Saturday, January 06, 2018

Chapter and verse from Pointless on how little interest most people take in politics

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A couple of days ago I wrote that the television quiz Pointless reminds us how little most people know about politics.

After I had done so, the admirable Alwyn Turner sent me the link to a post he wrote back in 2013 making the same point:
An edition of the TV game show Pointless this week had a round based on 100 people naming as many politicians as they could remember who had served in the Labour cabinets of either Tony Blair or Gordon Brown. That is, any cabinet member between 1997 and 2010 ...
It's not a scientifically selected sample, but even so the results suggest just how completely uninterested in politics the public are.
Top of the list was John Prescott, named by just 15 out of the 100 people. Then came:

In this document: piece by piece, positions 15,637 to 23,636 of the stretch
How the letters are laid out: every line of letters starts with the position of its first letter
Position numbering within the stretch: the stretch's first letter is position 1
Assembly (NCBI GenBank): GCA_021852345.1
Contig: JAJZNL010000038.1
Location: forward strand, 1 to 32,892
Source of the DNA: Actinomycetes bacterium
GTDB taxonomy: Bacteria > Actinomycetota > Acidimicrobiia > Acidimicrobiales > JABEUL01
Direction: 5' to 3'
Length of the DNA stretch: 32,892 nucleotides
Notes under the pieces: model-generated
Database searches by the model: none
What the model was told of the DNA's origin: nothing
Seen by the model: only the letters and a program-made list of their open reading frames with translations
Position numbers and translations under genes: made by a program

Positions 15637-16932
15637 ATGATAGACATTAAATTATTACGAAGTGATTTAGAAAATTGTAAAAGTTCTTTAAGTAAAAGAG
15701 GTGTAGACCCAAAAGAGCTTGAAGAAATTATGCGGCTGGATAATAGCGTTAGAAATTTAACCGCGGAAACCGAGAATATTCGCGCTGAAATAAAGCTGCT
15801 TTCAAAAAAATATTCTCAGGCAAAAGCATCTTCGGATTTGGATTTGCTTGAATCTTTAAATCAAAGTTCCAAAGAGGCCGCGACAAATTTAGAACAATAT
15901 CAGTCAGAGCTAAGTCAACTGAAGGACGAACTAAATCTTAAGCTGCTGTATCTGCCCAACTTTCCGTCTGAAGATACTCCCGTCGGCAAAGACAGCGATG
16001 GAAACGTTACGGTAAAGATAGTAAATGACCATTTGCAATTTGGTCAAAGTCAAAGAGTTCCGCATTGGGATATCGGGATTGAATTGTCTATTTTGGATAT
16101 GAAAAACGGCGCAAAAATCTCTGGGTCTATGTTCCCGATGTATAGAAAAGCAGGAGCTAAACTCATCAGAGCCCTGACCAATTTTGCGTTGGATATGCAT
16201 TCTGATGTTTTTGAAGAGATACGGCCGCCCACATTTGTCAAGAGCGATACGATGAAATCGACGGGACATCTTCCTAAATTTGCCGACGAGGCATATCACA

Ed Miliband - 13 out of 100
Ed Balls - 13 out of 100
David Miliband - 12 out of 100
Jack Straw - 7 out of 100
Alistair Darling - 7 out of 100
Peter Mandelson - 4 out of 100
David Blunkett - 4 out of 100
Clare Short - 2 out of 100
Mo Mowlam - 1 out of 100
Margaret Beckett - 1 out of 100 
We never found out whether my nominee, Ivor Richard, made it into the pointless category, because there were simply too many names to go through. But amongst those who rated not a single mention were: Andrew Adonis, Andy Burnham, Jack Cunningham, Charlie Falconer, Patricia Hewitt, Derry Irvine, Donald Dewar, Frank Dobson, Geoff Hoon, Margaret Jay, Alan Milburn and James Purnell.
Alwyn rounded off his post by quoting from Pamela Hansford Johnson's 1962 novel An Error of Judgement:
"Could it really be that I am the only person in the world bored stiff, bored pallid, by politics?" a character asks, and is immediately put straight by another: "'No, we all are, those of us who aren't politicians. That's why we're the prey of the silly men, the posturing men. They don't get bored, not ever. We are the victims of their professional excitement."

1 comment:

Walsie said...

You move in high places. This post was quoted on the Today Programme today in the context of the Tory reshuffle. About 10 minutes before the end of the programme.